How well do promoted teams fare in the English Premier League? What can fans of Swansea, QPR and Norwich City expect from the upcoming season? The graphic below plots the survival rates of teams promoted to the Premiership across the past decade and tells a stark tale.
While Blackburn, Bolton and Fulham have survived – some would even say thrived – at the top level, the tales of greatest success are to be found in the early part of the past decade when they were joined by Manchester City, Portsmouth, West Ham and Wigan in establishing themselves as Premier League entities. Since that remarkable year in 2001-02 where all three promoted sides survived, the English Premier League has become a much harder landscape for promoted teams to cultivate.
Click graphic to enlarge
Blue denotes survival, red a year spent in another division and green a return to the Premiership after relegation.
Of 30 teams promoted, thirteen have gone straight back down. Over the past decade, the Premier League retains teams who struggle – and often spend – mightily to get to the top flight at a rate of exactly one of three (33.3%) for five years or longer.
|Elimated after||1 Year||2||3||4||5||6||7||8||9||10||11|
* Denotes number of teams still in Premier League.
A “Survival Analysis” on such a small sample size would be ineffective given the group loses nearly 50% of it’s members after a first year relegation. But were we to examine how many clubs had a five-year survival rate, exactly one promoted club in three stays in the division for five years or more. That means of the 21 teams who could have been in the Premier League for five years by this season (ie. all those teams promoted 2007 or before), seven have survived that length of time – 33.3%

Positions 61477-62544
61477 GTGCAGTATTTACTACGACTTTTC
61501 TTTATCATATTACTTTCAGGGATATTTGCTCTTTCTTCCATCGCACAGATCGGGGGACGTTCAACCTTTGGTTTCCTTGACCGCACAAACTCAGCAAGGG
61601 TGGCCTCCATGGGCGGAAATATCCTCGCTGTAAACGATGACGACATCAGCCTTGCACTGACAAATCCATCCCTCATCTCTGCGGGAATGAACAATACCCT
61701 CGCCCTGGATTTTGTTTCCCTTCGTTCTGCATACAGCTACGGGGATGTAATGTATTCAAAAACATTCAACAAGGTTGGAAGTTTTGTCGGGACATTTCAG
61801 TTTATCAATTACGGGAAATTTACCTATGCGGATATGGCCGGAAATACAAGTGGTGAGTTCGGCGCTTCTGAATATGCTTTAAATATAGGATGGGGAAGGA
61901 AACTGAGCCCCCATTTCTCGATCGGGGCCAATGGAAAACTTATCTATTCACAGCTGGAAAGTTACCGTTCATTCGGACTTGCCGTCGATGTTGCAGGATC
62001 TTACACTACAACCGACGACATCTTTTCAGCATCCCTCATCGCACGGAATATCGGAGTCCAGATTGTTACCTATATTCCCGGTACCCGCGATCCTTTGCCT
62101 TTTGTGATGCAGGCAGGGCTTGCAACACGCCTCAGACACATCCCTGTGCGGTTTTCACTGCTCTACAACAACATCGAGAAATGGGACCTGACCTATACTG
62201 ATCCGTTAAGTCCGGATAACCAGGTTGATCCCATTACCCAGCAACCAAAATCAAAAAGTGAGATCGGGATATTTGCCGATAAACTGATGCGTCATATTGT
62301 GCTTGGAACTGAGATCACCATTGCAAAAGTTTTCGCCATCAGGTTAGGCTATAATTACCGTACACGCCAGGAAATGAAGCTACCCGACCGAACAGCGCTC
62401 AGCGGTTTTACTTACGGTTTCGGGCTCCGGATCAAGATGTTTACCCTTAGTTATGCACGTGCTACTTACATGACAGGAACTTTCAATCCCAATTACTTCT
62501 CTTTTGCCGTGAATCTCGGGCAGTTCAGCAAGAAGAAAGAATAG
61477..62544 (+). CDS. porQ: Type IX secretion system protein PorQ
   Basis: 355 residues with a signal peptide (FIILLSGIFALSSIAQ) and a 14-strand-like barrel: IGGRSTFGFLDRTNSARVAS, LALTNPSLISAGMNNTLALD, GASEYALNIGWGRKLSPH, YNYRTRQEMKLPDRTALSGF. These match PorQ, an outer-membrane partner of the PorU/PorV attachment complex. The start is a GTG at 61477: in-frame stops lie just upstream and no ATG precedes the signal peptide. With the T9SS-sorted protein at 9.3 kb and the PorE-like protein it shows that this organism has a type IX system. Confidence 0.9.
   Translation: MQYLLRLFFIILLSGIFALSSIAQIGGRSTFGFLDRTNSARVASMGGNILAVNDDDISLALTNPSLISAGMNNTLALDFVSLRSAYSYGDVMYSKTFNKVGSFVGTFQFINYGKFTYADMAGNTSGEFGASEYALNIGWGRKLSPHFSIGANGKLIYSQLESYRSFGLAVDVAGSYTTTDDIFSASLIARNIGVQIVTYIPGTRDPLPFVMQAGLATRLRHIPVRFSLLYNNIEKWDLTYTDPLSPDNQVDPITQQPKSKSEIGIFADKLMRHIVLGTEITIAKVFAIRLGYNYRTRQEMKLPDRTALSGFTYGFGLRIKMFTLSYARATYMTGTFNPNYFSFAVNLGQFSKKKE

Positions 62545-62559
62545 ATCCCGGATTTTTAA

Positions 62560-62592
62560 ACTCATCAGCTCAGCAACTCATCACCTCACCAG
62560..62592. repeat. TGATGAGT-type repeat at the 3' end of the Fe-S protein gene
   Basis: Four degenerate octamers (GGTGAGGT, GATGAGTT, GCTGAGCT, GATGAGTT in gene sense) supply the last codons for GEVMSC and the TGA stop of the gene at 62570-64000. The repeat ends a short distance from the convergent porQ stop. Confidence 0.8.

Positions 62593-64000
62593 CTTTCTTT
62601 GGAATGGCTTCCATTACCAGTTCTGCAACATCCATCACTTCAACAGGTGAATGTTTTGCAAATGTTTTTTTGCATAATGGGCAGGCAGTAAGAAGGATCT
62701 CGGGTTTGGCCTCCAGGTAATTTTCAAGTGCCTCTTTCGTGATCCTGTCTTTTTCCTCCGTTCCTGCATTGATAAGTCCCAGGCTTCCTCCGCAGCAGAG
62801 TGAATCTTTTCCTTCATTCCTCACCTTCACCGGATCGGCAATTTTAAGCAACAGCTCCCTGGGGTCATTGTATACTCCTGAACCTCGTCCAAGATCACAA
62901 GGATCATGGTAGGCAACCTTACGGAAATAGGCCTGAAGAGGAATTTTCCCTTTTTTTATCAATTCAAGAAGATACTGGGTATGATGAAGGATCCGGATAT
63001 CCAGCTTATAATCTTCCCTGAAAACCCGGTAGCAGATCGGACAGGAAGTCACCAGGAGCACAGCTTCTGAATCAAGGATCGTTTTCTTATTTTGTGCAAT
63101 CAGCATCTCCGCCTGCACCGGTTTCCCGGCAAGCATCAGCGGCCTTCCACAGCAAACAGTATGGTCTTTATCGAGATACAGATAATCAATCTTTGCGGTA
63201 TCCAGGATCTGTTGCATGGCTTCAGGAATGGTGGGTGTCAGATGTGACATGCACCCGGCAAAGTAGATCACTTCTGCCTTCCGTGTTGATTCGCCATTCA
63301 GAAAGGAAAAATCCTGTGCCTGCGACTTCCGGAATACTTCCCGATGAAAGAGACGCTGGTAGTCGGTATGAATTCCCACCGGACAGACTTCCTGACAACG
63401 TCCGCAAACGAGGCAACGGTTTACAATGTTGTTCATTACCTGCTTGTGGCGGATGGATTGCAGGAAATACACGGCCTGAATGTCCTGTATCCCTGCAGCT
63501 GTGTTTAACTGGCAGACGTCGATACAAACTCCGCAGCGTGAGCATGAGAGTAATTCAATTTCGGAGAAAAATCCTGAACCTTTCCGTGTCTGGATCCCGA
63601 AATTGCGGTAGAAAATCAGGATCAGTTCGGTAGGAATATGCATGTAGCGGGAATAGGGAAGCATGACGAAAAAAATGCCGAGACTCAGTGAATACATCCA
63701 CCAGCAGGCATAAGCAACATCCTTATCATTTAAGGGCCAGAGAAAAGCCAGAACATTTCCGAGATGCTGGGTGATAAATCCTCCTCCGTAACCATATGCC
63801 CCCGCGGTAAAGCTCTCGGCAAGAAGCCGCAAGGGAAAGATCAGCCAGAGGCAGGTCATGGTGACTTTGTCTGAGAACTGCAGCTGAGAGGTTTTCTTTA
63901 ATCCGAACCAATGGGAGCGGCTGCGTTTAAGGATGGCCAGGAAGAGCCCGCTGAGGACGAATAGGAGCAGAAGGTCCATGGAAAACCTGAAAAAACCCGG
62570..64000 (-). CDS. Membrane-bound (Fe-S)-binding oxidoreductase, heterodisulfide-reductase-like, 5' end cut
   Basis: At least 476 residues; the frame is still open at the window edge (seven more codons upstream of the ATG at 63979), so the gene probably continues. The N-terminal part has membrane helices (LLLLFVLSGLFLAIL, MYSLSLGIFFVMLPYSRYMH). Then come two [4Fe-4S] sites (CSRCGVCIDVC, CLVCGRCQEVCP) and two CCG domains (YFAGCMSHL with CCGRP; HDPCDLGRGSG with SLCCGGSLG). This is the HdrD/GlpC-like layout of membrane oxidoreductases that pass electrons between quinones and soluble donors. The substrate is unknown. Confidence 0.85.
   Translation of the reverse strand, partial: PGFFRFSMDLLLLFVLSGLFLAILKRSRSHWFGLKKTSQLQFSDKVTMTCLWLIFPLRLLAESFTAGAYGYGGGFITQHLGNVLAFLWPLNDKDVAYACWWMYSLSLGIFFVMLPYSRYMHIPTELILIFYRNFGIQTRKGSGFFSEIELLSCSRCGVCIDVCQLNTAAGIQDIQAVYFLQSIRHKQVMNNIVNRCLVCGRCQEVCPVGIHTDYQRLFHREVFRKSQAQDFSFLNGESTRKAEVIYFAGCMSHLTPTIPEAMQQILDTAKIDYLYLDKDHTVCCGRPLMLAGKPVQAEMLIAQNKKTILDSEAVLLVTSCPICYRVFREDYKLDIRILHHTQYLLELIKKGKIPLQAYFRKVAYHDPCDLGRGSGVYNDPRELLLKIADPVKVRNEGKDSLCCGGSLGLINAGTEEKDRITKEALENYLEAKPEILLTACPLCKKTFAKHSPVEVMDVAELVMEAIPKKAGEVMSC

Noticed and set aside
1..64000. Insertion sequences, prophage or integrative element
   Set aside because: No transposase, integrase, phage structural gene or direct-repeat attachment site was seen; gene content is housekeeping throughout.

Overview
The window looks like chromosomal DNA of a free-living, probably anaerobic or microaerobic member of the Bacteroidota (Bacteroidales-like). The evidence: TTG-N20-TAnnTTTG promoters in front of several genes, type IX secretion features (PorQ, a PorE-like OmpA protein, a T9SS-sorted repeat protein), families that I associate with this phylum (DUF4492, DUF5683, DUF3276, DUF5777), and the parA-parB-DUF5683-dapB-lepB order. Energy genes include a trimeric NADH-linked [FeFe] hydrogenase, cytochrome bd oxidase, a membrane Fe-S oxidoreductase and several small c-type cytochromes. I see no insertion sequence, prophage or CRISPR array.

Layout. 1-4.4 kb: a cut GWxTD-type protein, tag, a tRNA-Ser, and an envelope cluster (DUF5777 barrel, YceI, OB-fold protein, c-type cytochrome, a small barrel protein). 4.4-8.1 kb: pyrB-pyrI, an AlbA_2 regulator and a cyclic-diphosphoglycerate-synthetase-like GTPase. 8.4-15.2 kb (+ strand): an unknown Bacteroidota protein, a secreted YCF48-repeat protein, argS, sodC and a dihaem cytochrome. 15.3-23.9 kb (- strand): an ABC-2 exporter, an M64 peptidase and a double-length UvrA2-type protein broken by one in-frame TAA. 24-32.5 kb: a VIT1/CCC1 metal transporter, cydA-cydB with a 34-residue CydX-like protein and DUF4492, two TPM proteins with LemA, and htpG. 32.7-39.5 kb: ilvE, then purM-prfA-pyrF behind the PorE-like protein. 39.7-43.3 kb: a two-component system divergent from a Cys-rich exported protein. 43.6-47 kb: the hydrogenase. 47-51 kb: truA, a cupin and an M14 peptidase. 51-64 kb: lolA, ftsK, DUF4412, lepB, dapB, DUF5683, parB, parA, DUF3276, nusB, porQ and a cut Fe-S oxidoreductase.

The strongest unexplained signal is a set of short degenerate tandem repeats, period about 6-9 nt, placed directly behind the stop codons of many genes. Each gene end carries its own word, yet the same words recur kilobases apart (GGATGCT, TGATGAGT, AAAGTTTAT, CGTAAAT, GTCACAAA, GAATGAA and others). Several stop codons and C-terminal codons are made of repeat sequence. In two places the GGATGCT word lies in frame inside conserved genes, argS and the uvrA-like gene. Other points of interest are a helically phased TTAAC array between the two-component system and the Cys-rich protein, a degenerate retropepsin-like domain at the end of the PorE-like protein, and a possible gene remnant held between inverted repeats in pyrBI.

However, should we withdraw those clubs that arrived B.A. (before Abramovich, who for better or worse changed English football with his petro-roubles) – that number drops slightly to 26.67%. However, this also includes the recently relegated clubs West Ham United and Portsmouth, who nearly bankrupted themselves with exorbitant wages, the global financial crisis, multiple court appearances and other sundry expenses.
This proves once again that Stoke manager Tony Pulis is correct in his thinking: that three seasons of consolidation should be enough to establish oneself. With prudent investment – leading to squad regrowth, or refreshment – Premier League status can be retained. It’s all so simple, isn’t it?
Nope. A team must make the choice to thrive and perhaps risk financial crisis (cf. Portsmouth, who traded an FA Cup for a debt so large it makes Greece smirk) or simply enjoy a potentially-fleeting EPL existence. Wigan Athletic, who managed to finish as high as eleventh on the table in 2008-09, seem to be flirting with this policy as Dave Whelan keeps his hands in his pockets more often than in years past.
The two promotion “successes” of more recent years – Sunderland and Stoke City – followed the same model; backed by owners Ellis Short and Peter Coates’ combination of fiscal prudency and healthy pocketbooks. Along with Wolves, whose finances are also healthy, they form a trio likely to maintain the one-in-three average of the Premiership retaining promoted sides.
In a situation typical of the business world, bigger fish will thrive at the expense of the smaller ones.